September Twenty-First

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As we officially approach Fall on the farm with the weather transitioning from warm to cool this week I am reminded that we are in a time of transition.  Back to school season, tomato sauce canning season, apple-picking and cider pressing season and craving-for-pumpkin-bars season.  The colorful harvest, these stunningly beautiful, misty, shadowy days serenaded by the sounds of crickets and dewy mornings remind me how much I love Fall.  The leaves are beginning to fall creating a glittering, festive, magical scene where every moment feels like it calls for celebration. 

We are also a homeschooling family as well as a farm family.  In this season where the transition from “summer days” to “back-to-school-days” never feels appropriate I am always a little bewildered.  It feels even a little absurd at times that in the middle of peak harvest season when the harvest is heaviest, the tomatoes need canning, the apples need pressing and saucing and the world is a living celestial landscape, I am left wondering who thought it would be a good idea to put these children into classrooms at the sweetest (and busiest) time of year?  Certainly they were not farmers. 

The back-to-school transition is always a chaotic turn of events for the community.  All the families feel it.  Everyone is a little less patient, a lot more busy, and there is a general feeling of intensity that can sensed if not seen in the eyes of parents, teachers and children alike.  The gift to this transitional time is the early evenings.  Lucky for us all it is dark by 7:30 and while everyone is exhausted by the end of a long day or a long week, we are sleeping longer and deeper.  Thank goodness for the returning darkness or maybe we would all spin ourselves into a dizzy. 

So like a good home-schooling, farming mama, I get the math books out in the mornings.  We do a little math and I keep looking at our writing books wondering when we’ll have time to start our writing projects.  The children do a lot of independent reading throughout the day and we read together every evening.  We also make time for piano and violin every day somehow.  I dream of our cozy winter days together at the kitchen table doing our spelling, math, and writing projects while making bread and drinking tea. 

Truthfully, sometimes I feel a slight lamentation for a time when the seasons governed the community.  Surely there was a time when the harvest took precedence over all else?  These were harder times, I know, but perhaps they embodied an even deeper connection to the earth, the seasons, the plants, the animals and to one another at large.  What if your connection to plants, animals and seasons and the time you spend with them makes you happier and you absorbed knowledge faster when it’s received in smaller doses? 

For a short while longer we will continue to bring in the harvest until the weather shifts.  Perhaps when the weather turns cool and the call to be indoors near a fire on a cold day feels good, writing a story will come easier.  The longing to be outdoors will be narrowed to a much smaller part of the day and the children will sit better for their school work then.  But for this week we will bring in the butternut squash and start thinking about digging sweet potatoes soon and school work will be at a minimum. 

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What’s in the Box?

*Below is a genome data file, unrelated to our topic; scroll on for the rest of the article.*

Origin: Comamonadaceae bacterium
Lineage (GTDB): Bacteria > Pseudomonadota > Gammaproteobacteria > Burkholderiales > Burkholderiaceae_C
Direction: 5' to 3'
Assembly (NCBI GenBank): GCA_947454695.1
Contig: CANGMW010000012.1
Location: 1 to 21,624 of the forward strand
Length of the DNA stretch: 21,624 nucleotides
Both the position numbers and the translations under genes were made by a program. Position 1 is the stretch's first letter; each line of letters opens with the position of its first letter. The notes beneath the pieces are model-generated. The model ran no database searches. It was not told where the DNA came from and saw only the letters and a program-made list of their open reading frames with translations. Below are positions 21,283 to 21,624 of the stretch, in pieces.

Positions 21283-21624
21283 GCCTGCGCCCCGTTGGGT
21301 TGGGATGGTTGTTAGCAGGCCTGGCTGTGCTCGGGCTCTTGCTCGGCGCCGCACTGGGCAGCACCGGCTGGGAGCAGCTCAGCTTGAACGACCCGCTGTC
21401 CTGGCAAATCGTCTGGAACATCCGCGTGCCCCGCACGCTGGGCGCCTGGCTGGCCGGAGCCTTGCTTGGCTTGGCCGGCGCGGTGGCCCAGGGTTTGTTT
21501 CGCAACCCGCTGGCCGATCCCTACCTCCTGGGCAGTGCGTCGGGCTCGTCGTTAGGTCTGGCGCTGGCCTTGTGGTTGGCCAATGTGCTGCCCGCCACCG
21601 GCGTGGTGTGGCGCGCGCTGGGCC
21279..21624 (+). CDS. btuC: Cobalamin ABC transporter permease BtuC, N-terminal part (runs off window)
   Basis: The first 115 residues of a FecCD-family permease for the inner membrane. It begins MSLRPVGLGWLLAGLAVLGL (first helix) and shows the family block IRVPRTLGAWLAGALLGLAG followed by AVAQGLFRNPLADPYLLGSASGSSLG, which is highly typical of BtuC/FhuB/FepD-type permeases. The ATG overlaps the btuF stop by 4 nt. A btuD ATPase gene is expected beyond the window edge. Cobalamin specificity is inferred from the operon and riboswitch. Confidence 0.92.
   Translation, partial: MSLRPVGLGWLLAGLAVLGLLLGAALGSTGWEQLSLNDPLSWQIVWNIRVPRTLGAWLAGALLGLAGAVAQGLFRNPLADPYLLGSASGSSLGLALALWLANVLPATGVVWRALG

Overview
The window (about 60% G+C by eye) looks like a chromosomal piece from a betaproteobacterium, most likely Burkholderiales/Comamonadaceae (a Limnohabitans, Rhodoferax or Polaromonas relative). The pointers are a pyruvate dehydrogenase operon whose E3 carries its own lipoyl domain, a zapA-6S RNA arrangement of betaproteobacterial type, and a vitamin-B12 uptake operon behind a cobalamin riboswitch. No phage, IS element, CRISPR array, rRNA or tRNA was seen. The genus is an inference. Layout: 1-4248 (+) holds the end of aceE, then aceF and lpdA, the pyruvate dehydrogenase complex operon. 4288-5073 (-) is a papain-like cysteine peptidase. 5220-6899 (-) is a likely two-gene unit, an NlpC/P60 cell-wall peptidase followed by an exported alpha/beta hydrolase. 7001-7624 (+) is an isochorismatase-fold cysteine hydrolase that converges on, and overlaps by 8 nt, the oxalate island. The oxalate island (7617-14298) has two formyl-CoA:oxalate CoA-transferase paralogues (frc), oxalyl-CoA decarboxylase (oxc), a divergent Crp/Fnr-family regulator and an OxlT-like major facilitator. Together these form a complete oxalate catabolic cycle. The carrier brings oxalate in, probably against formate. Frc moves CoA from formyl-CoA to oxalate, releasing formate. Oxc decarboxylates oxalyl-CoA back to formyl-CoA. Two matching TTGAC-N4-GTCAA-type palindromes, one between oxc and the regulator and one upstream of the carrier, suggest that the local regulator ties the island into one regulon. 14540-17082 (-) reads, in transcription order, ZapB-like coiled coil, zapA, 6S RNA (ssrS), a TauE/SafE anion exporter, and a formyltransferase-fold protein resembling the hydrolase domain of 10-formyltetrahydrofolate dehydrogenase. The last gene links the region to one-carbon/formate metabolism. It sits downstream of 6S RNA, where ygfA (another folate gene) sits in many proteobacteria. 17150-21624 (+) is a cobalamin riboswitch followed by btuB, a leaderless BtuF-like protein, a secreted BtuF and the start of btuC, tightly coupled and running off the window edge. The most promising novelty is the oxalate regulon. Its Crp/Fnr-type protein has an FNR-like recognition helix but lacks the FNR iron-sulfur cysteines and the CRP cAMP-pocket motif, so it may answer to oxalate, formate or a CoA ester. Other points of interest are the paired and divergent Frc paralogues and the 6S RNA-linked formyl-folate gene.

Tomatoes-  7.5-8lb bags of tomatoes again!  Tomato harvest is still going strong!  We expect another week of big bags of tomatoes again and then hoping it will taper off a bit.  Tomato picking and bagging takes up a big part of the crew time each week!  We’re wondering if our CSA members are liking this many tomatoes or would like to receive less tomatoes?   

Spaghetti Squash-  These are the large yellow squash in your box.  We are giving the spaghetti squashes first because they do not keep well.  They develop little spots on them that eventually decay the fruits faster than any other winter squash variety we grow. 

Red Potatoes-  2lb bags of potatoes.  We decided to wash them this week so that bagging would go quicker.  We’re happy with this method and believe we will continue washing them! 

Cauliflower-  1 cauliflower per member.  These varied in size quite a bit.  Some were large and some were smaller. 

Eggplant-  1 eggplant per member.  You may have received two smaller eggplants of the Asian variety. 

Sweet Peppers-  1-4 peppers per member depending on how full the box was as it went down the line.  Most members received about 3.  Some boxes were so full we had to get creative on how to fit everything in this week! 

Cherry Tomatoes-  .7 lbs of cherry tomatoes this week.  We’re stoked to still be offering these gems this late into the season. 

Brussels Sprouts-  A very fun seasonal item!  We left them on the stalk for the novelty of it and because snapping them off the stalk takes tons of time.  Wrap your stalk in a plastic bag and keep it in the fridge that way or snap the sprouts off the stalk and store them in the fridge in a plastic bag that way instead to save room. 

Green Leaf Lettuce-  For your BLT’s!  We’re so happy to be offering lettuce this late in the season.  We should have another head for the boxes next week as well! 

Next Week's Best Guess:  tomatoes, acorn squash, sweet peppers, cherry tomatoes, brussels sprouts, lettuce, broccoli and/or cauliflower, potatoes, garlic


Spaghetti Squash Fritters with Bacon and Chipotle Lime Mayo from Real Food with Dana

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Roasted Tomato Basil Soup from How to Feed a Loon

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Crustless Tomato Pie Recipe from Delish28

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Roasted Brussels Sprouts with Balsamic and Honey from The Cabin Diary

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